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Wilson Tucker is a prolific writer in the fields of science fiction, suspense, and mystery, and is well known as an active participant in the science fiction fan community. Mr. Tucker was a friend of Robert Bloch for many years, and agreed to discuss him with me. Although retired, Mr. Tucker does maintain a website devoted to his work here. We spoke via email in April 2000.
MGP: Under what circumstances did you first meet Robert Bloch? Tucker: We met at Los Angeles in 1946 while attending the world convention there. The convention was held in a hall across the street from MacArthur Park, and the park had a small lake with electric boats for rental by the hour. When the convention program became too boring for me I would duck out, cross the street and take a boat ride. Imagine my surprise one afternoon to discover another convention attendee in an adjoining boat. We actually bumped into each other because we were poor pilots, but we did get acquainted and spent time with each other for the remainder of that weekend. It was the beginning on a long term friendship that lasted fifty-some years. I was familiar with his work, having read short stories in Weird Tales, Unknown, and Fantastic Adventures. I liked him at once upon that first meeting, seeing him as a weird, happy nut. Only Hugo knows what he thought of me. MGP: While you both wrote in the genres of science fiction, mystery, and suspense, many of your works leaned towards the genre of science fiction, while Robert Bloch is probably best known for his excursions into the field of horror. Do you feel that your writing (style or subject matter) was influenced by Robert Bloch? Do you feel that he was influenced by your fiction? Tucker: I don't believe that either of us was influenced by the other's fiction. I never consciously followed his style, mostly because I was trying to write like other idols such as Tiffany Thayer and Thorne Smith. I failed to emulate them but my own style arose from the attempts. MGP: Which of Robert Bloch's stories did you enjoy the most? What would you say distinguishes his fiction from his contemporaries? Tucker: His 1939 story "The Cloak" (in Unknown) made a deep impression on me. I also used to believe that he wrote another short called "The Jesus Shoes" (or something very similar) that was impressive, but he denied that. His weird and horror stories usually had a hard-to-define wry twist that his contemporaries lacked. Much of it was downright funny though weird. (Or perhaps I laughed when I shouldn't have.) Read a short called "The Movie People." It was touching, sentimental, and humorous in an unexpected way. MGP: How would you describe Robert Bloch's personality? Tucker: His personality was one of good humor, weird humor, exuding friendship. If he liked you, you were his brother and you could have that shirt if you needed one. He liked puns and off the wall observations. Once upon a time he and I and my girlfriend of the moment stayed overnight at a Niagara Falls motel while returning from a convention. Next morning he arranged matters so that the three of us emerged from the motel room linked arm-in-arm, the only threesome party in that honeymoon hotel. Of course they stared at us with amazement. MGP: What are some of your favorite memories of Robert Bloch? Tucker: Bloch and I enjoyed foolish behavior at those conventions we attended together. Where he was toastmaster, he would roast me; and when my turn came I would roast him. Sometimes we exchanged name badges and each pretended to be the other, fooling only those newcomers who didn't know either of us. I would discuss his stories as "mine" and he would discuss my books as "his." At a convention in St. Louis he did such a splendid job of roasting me that the next one or two speakers who followed him to the mike also took swipes at me.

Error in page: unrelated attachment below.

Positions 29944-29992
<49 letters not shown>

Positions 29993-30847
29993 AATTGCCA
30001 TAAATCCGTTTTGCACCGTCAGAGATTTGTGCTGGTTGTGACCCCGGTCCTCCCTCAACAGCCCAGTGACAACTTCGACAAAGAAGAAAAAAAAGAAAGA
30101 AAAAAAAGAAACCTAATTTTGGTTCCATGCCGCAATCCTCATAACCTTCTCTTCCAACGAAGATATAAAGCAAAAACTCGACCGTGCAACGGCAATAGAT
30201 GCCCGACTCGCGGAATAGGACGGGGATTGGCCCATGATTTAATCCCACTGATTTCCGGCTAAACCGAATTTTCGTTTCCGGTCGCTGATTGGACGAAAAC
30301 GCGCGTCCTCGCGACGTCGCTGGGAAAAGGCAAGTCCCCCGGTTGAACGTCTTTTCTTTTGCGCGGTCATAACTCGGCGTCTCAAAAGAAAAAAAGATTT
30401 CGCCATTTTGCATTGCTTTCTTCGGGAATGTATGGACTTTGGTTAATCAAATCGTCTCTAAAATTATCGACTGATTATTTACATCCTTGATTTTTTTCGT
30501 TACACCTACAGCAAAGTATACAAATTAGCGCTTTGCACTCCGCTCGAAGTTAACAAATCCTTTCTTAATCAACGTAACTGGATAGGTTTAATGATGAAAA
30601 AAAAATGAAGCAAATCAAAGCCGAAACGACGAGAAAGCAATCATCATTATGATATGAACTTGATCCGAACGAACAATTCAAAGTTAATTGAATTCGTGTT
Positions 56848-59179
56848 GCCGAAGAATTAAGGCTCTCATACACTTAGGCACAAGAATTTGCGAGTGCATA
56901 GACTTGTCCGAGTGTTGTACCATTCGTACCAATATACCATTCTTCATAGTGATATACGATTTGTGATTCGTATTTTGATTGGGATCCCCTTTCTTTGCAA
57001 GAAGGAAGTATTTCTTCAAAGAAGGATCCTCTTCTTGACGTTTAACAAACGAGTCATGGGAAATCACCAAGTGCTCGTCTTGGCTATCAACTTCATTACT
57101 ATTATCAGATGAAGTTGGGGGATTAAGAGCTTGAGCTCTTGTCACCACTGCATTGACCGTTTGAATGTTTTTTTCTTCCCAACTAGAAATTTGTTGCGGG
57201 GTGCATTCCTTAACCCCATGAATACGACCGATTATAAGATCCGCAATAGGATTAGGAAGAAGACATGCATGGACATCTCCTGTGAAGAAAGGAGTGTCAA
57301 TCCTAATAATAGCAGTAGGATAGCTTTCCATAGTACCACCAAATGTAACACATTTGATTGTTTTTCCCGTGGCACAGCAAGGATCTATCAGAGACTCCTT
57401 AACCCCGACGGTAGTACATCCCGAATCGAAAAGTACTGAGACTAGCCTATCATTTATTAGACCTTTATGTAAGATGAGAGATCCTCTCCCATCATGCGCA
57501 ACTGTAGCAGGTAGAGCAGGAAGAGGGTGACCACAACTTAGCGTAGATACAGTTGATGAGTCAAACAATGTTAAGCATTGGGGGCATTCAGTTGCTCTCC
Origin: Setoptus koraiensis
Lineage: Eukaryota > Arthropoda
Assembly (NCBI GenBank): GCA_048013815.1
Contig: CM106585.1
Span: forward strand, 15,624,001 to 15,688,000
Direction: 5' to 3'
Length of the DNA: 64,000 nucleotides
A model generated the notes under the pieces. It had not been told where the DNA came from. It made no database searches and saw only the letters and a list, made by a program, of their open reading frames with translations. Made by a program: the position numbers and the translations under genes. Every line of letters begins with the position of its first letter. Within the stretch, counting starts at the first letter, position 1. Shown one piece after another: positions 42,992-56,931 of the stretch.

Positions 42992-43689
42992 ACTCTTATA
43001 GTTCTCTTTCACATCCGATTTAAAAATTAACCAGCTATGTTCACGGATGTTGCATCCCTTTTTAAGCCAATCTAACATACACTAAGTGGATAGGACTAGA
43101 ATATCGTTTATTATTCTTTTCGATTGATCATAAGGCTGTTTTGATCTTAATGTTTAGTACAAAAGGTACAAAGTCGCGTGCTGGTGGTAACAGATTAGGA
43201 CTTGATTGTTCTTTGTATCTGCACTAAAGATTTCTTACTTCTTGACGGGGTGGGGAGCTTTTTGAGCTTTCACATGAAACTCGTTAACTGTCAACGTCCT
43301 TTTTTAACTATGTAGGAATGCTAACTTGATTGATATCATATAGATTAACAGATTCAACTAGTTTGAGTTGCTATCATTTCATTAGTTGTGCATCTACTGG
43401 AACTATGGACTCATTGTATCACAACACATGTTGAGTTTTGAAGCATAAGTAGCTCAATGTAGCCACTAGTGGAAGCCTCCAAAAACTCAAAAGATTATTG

One time we sat on an iron railing at a Joliet railway station watching the trains go by. An overnight Pullman train bound for California stopped before us and Bloch delighted in pointing out famous people to me, people he claimed to see through the train windows. There's Gloria Swanson, there's Gary Cooper, and look--look, there's Gene Autry and his horse!
MGP: How should Robert Bloch be remembered? How would he want to be remembered? Tucker: He would want to be remembered for two talents, his great gift for writing scary fiction, and his wry sense of humor.